ReplyDelete
  17. hello ayub, i'll try to publish it soon in this blog.

    ReplyDelete
  18. Change your capacity nd resistor

    ReplyDelete
  19. hai swagatam,
    can i use red leds instead of white bright leds in your home made tube light circuit?
    please reply me

    ReplyDelete
  20. hi sasi, you can use 5mm red leds, no problems.

    ReplyDelete
  21. Dear Swagatam Majumdar,
    I'm beginner and would like to ask some questions,
    this works well with 220v and 60hz?
    can use ultra bright leds?
    I use two zener diodes in series 0.5W 200v?
    I use 200v 5w zener diodes?
    if I do not find the diodor zener can use another type of diode?
    and where the value of the varistor to 220v 60hhz?
    you have a similar project?
    Thank you very much.
    best regards

    ReplyDelete
  22. Dear, the above circuit is specified for 220V AC 50Hz

    5mm ultra bright LED will do.

    use only a single 200V zener diode, two in series will not work. any other closer value will also do.

    If a zener diode is included, a varistor may not be required

    ReplyDelete
  23. what is power / volt of MOV to be used.

    ReplyDelete
  24. use MOV rated at 300v clamping voltage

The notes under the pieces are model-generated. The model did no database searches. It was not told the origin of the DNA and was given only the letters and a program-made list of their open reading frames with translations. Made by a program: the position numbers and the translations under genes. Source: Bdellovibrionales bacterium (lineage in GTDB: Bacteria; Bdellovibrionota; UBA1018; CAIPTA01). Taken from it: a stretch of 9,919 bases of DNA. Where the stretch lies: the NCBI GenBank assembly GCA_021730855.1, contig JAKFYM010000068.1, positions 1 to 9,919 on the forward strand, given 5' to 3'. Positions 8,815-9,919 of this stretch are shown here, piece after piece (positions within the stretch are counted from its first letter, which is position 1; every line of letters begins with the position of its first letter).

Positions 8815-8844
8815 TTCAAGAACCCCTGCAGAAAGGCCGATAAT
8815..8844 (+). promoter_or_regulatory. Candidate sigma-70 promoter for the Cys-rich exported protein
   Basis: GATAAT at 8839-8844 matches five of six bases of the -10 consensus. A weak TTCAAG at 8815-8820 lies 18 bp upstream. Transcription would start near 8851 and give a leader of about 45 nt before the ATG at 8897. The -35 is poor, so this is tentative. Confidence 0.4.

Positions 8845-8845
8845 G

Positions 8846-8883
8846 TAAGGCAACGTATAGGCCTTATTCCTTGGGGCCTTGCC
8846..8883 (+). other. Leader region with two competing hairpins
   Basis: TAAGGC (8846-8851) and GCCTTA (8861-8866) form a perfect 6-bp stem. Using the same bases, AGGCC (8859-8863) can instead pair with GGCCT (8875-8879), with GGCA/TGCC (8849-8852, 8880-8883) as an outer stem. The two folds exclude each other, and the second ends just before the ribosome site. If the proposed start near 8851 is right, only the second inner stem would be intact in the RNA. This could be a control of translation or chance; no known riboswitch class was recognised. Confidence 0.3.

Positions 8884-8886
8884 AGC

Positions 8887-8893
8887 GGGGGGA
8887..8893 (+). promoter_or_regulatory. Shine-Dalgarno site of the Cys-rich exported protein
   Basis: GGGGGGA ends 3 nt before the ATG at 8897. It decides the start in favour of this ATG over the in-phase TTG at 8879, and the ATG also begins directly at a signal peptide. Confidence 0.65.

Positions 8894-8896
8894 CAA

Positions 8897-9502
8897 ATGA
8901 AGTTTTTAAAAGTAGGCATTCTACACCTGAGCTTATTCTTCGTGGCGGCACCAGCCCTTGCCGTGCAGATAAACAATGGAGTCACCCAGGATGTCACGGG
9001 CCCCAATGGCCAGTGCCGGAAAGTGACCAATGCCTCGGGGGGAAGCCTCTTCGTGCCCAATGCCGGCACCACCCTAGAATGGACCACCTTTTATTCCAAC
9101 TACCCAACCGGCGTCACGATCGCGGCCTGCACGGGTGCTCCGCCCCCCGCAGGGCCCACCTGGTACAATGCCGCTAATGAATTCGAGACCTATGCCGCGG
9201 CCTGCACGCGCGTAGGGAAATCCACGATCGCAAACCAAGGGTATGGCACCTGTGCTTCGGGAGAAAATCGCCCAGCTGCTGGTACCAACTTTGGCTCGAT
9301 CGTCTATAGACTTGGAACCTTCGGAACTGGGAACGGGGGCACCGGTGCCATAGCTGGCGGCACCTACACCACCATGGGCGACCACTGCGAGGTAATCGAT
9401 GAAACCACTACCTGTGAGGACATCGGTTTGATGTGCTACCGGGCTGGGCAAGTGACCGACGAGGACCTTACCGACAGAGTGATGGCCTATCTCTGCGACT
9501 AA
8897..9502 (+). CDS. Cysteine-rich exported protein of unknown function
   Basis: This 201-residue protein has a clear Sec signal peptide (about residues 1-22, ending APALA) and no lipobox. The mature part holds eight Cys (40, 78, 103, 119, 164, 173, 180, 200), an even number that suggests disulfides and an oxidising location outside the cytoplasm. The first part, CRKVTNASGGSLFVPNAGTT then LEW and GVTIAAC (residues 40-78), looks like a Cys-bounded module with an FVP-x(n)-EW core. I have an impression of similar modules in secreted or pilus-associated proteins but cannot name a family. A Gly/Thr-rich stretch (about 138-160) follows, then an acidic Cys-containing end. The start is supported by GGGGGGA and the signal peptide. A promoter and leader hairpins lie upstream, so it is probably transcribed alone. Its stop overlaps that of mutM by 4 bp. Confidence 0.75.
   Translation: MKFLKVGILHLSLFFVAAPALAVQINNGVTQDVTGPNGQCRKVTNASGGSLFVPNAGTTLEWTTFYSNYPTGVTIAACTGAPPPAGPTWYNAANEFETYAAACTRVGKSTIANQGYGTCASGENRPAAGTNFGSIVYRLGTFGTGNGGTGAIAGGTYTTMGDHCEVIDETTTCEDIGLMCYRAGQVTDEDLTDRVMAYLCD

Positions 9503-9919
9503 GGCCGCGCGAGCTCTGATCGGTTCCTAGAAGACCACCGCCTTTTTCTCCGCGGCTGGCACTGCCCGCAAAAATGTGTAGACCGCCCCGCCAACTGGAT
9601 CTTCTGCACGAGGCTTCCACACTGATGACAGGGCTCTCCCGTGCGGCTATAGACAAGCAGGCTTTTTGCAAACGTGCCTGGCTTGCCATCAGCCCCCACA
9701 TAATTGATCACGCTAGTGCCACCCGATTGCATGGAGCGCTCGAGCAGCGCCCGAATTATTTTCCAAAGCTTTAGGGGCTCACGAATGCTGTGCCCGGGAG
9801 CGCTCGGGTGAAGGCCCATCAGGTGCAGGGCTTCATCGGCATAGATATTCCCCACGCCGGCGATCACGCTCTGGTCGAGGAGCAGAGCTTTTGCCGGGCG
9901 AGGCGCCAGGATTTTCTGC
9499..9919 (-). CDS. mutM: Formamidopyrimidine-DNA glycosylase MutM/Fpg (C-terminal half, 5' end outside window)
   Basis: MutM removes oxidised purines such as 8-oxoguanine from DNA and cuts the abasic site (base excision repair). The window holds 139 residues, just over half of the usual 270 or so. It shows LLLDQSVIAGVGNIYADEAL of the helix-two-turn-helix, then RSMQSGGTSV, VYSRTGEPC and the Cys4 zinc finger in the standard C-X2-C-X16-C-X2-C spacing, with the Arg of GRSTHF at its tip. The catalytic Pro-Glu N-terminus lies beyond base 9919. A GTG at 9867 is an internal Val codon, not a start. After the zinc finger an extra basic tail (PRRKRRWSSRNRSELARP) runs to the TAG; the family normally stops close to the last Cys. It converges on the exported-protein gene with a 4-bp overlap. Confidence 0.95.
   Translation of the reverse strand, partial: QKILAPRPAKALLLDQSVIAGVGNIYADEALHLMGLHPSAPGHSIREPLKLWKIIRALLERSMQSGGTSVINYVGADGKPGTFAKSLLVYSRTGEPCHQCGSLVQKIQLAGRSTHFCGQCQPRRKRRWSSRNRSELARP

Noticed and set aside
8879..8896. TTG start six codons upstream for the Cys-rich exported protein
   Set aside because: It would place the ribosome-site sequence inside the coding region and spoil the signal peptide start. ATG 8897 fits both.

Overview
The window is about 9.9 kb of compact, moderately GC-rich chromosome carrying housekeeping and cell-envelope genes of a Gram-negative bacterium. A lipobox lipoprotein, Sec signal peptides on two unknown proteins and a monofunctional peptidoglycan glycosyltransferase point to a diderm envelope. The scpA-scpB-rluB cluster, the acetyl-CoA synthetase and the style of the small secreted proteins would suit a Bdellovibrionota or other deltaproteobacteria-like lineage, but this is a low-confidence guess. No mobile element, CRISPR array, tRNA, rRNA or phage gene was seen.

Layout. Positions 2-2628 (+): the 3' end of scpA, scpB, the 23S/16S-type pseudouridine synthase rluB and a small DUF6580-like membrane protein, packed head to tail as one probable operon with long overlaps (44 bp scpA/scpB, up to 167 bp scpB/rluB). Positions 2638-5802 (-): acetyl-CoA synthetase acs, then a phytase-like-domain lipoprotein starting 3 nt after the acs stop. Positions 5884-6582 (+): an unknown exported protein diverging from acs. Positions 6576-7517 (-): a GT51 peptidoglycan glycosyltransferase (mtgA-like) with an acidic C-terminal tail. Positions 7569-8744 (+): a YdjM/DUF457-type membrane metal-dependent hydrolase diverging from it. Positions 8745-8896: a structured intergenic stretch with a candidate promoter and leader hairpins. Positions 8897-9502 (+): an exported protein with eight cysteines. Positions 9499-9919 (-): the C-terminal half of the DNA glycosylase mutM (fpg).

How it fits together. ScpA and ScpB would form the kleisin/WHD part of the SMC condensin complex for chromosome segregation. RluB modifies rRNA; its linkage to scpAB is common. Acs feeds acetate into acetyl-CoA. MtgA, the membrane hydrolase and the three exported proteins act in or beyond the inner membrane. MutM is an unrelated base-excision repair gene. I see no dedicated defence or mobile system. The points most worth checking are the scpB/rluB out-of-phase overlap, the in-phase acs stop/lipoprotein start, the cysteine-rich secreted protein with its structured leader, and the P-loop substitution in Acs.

ReplyDelete
  25. Hi
    can led lamp work ac as well as dc supply
    plese explain with circuit diagram

    ReplyDelete
  26. yes it will work on both but on ac it will produce 50% less illumination....

    ReplyDelete
  27. I am not so much used with voltage and other things. I saw a circuit in net which looks like the photos added above. I want to make it for 50 led bulbs 8mm . so what changes i should bring in it. whether can i attach 50 led in in a serial way.

    ReplyDelete
  28. sir it will work fine in white LED. but the MOV is heat while connecting with pink led.....
    also connect 70 pink it MOV heat

    ReplyDelete
  29. sivanesh, yes the circuit is supposed to work with all 5mm LEDs,

    MOV has no connection with the LEDs so the EDs cannot be responsible for its heating..... and moreover MOVs will never heat up unless these are faulty, or not correctly rated.

    ReplyDelete
  30. Hi Sir, what is the difference between straw hat led and normal led and what is better?

    ReplyDelete
  31. Syed, straw hat LEDs are more sharp with their light intensity, and furthermore generate more light than the regular ones at the same current level

    ReplyDelete
  32. Sir mere area me 200v ka zener diode available nai hay or mov bhi available nahi hay laikin 100v ka zener diode available hay can i use it?

    ReplyDelete
  33. Syed, you can connect 2nos of 100V zener in series and make a 200V equivalent...

    ReplyDelete
  34. Hello Swagatam,

    Thanks for sharing such a nice circuit. I want to use 8mm LED. Can I do so and there is any change will be required. if yes, pl specify suggested changes in components and their values.
    have a nice time.

    Sudhir

    ReplyDelete
  35. Hello Sudhir,

    No changes would be required except the resistor value, which can calculated using the formula explained in the following article:

    https://homemade-circuits.com/2014/04/simplest-100-watt-led-bulb-circuit.html

    or you can also use the following software for the same:

    https://homemade-circuits.com/p/led-resistor-calculator_21.html

    ReplyDelete